Election Season Update: Clinton Leading Sanders in Delegates, Trump the Presumptive Nominee

Hillary Clinton, Donald Trump, and Bernie Sanders | Photo by Kyle Hammalian

Hillary Clinton, Donald Trump, and Bernie Sanders | Photo by Kyle Hammalian

The election field has changed dramatically in the past few months, and Hillary Clinton and Donald Trump are focusing their resources towards the general election.

On the republican side, Trump is on the path to become the republican nominee (currently being called the “presumptive” nominee). After losses in Indiana, both Ted Cruz and John Kasich dropped out of the Republican Primaries. With 1,068 of the 1,236 delegates required for the nomination, Trump will likely get the Republican nomination.

Both Clinton and Bernie Sanders are still in the running for the democratic nomination, but Clinton has a 290 pledged delegate lead and more substantially, a 484 superdelegate lead over Sanders. Following a streak of victories in late March and early April, Clinton prevailed in New York, Delaware, Connecticut, Maryland, and Pennsylvania. Sanders won Rhode Island in April and had a slim victory in Indiana this month.

With Trump as the presumptive nominee and Clinton significantly leading Sanders, opposition to the two presidential candidates is becoming increasingly frequent.

Americans have record-breaking dislike for both Trump and Clinton. A CBS poll shows that 57 percent of voters view Trump as unfavorable, while 52 percent view Clinton as unfavorable. Other polls show these numbers to be even higher, and many are calling for a third party candidate.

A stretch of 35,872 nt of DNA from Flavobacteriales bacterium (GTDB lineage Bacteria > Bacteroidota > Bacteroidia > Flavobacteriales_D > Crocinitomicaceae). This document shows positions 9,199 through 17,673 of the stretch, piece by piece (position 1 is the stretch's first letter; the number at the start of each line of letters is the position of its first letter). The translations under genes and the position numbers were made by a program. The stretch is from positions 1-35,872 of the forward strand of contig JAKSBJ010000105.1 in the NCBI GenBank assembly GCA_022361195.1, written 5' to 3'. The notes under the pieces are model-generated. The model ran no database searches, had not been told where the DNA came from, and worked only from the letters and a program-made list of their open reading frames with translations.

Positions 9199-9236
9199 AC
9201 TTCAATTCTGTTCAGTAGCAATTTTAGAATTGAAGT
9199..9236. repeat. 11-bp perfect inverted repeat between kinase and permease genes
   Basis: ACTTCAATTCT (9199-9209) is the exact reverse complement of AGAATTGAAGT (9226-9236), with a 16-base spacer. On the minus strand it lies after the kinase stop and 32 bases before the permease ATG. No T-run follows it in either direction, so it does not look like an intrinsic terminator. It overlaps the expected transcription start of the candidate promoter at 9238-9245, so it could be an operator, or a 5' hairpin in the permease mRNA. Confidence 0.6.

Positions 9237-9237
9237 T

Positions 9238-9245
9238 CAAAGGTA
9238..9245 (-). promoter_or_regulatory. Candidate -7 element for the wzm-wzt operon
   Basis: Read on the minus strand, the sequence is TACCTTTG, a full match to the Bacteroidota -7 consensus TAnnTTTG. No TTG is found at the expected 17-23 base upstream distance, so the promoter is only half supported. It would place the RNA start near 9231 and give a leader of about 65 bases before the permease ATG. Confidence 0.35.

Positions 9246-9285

Gary Johnson, former governor of New Mexico, is likely to receive the Libertarian party nomination on May 27, and says he hopes his party will be considered a serious alternative. Many in the GOP (Republican Party) are looking toward Mitt Romney to make a third party bid for the presidency due to widespread distaste for Trump within the Republican Party.

Many prominent Republicans such as Senator Lindsey Graham, Mitt Romney, and Jeb Bush have said they cannot and will not support Trump, while others like House Speaker Paul Ryan have said they are not prepared to make a decision yet. There is still support for Trump from many of the previous presidential candidates and prominent republicans such as Sarah Palin, John Boehner, John McCain, Rand Paul, and Chris Christie.

Opposition to Clinton within the Democratic Party is not as fierce, despite her notable disapproval rating among American voters. Clinton’s biggest and most uncertain obstacle is the Federal Bureau of Investigation (FBI) investigation pending over her use of a private email server during her time as Secretary of State. It is uncertain whether or not the FBI, whose Director James Comey is a republican, will indict her.

With mounting distaste for both the leading candidates, disagreement within the Republican Party, and a pending FBI investigation against Clinton, this presidential race will likely be especially difficult for both Clinton and Trump.